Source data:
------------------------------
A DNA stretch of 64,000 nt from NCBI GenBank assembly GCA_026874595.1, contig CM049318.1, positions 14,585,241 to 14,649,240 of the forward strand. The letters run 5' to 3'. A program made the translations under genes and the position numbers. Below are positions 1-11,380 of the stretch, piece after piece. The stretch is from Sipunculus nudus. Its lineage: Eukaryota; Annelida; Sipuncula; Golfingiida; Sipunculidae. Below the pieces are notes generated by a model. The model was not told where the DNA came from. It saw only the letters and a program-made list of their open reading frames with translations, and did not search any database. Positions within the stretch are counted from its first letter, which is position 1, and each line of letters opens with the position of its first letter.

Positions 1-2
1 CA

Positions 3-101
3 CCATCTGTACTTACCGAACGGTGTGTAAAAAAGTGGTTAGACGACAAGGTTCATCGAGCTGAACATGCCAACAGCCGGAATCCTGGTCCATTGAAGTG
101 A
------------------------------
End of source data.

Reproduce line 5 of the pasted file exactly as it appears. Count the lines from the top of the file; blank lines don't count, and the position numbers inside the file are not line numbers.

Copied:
3 CCATCTGTACTTACCGAACGGTGTGTAAAAAAGTGGTTAGACGACAAGGTTCATCGAGCTGAACATGCCAACAGCCGGAATCCTGGTCCATTGAAGTG